When you think of protective workplace apparel, you may think of hazmat suits and safety goggles. However, there are many types of protective apparel, and something as seemingly simple as a heavy duty work shirt can provide critical protection to employees in the workplace. Whether employees work with dangerous chemicals, hot liquids, or in extreme temperatures, an employee’s clothing is an important factor in their safety.
Many people feel that protective apparel is only necessary in very dangerous working conditions, but even in work environments where risk seems relatively low, workplace apparel may be a good idea. In addition to protecting employees from exposure, protective apparel can also increase safety in other ways. For instance, brightly colored apparel can increase safety in environments where visibility is key. Color-coded uniforms can help increase security by preventing accidental access by the wrong personnel. Evaluate the workplace carefully to identify potential hazards, and consider how apparel may reduce any existing risks.
Protective apparel needs to be chosen with careful attention paid to the employee’s work environment. Numerous factors come into play: materials that the employee may be exposed to, hot and cold temperatures, functionality, and comfort are just a few. Does the employee need to frequently reach above their heads? Do they need protective footwear in the event that heavy items are dropped? Will they be working in very cold environments?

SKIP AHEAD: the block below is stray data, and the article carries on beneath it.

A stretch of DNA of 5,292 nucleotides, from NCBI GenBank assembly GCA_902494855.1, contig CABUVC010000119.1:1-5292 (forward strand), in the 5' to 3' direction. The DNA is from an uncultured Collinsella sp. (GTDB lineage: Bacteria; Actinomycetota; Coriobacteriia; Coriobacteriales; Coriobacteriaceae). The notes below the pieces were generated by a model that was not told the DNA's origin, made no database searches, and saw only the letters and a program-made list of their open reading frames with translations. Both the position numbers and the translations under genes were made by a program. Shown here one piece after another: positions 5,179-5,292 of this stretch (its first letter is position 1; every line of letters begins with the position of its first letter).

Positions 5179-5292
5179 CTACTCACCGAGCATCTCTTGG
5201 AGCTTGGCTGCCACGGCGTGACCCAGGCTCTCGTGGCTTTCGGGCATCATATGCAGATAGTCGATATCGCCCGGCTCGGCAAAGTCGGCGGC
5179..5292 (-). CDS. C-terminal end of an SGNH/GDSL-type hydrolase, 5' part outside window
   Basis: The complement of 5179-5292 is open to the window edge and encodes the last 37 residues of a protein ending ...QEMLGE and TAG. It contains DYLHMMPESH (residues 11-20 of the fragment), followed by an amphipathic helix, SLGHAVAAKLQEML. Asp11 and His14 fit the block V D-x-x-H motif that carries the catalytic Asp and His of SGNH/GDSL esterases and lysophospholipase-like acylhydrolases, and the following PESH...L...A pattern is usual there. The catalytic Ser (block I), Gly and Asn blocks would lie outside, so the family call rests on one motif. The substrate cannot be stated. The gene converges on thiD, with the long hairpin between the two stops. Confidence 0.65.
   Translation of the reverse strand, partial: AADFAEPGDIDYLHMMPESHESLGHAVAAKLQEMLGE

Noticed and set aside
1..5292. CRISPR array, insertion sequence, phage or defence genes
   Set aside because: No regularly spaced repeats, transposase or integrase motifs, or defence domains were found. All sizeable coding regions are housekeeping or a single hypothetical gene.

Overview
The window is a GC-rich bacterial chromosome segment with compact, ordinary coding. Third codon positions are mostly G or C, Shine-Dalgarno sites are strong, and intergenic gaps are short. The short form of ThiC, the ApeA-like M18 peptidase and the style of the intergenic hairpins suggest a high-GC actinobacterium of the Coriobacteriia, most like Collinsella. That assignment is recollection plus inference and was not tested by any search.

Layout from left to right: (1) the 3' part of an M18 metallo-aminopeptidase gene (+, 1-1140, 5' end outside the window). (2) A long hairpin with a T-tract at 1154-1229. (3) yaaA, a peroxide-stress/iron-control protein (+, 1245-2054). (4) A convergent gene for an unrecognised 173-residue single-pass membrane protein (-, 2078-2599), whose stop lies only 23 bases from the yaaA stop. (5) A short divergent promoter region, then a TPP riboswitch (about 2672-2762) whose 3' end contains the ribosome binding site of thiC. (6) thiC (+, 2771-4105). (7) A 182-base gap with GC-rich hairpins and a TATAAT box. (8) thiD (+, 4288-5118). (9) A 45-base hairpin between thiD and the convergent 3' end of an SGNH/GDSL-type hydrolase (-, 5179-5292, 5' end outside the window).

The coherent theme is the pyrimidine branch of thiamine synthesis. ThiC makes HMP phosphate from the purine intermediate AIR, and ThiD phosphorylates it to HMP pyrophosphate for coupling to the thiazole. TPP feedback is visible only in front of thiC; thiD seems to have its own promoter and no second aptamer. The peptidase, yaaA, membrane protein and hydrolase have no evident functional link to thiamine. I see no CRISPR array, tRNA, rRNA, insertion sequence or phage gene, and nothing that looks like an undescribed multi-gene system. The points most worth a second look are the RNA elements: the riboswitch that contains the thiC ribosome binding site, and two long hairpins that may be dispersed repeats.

Of course, in order for any protective apparel to work properly, it must be worn, and worn correctly. This makes it crucial that apparel employees are properly trained in how to use their protective apparel and the role it plays in their own protection. Apparel should be comfortable enough to withstand a typical employee work day, and should not hinder their ability to do their jobs correctly and safely. Apparel that is uncomfortable, awkward or poorly constructed can lead to inconsistent usage by employees, increasing the risk of injury.
In addition to protective apparel, consider other protective equipment that the employee may need. Gloves, goggles, protective footwear, breathing apparatus and other gear may be necessary to minimize the risk of immediate injury and potential health risks.
To ensure consistent protection, consider regularly replacing apparel for employees. This can help ensure that protective garments stay in peak condition, and continue to fit appropriately. If you provide the apparel directly to the employee, schedule periodic fittings and replacements. If the employee provides their own, consider setting aside an annual budget that can be used towards new apparel. Additionally, ncourage employees to approach their supervisors with requests for equipment they feel is necessary to safely do their jobs. Additionally, be sure to enforce clothing policies to ensure consistent compliance – employees need to understand the importance of wearing the apparel and how it can protect them.
In the end, protective apparel is as much an employer responsibility as it is a wise investment. Keep your employees secure, provide the equipment and protective gear that they require to do their jobs safely, and protect your company from liability by choosing appropriate protective apparel.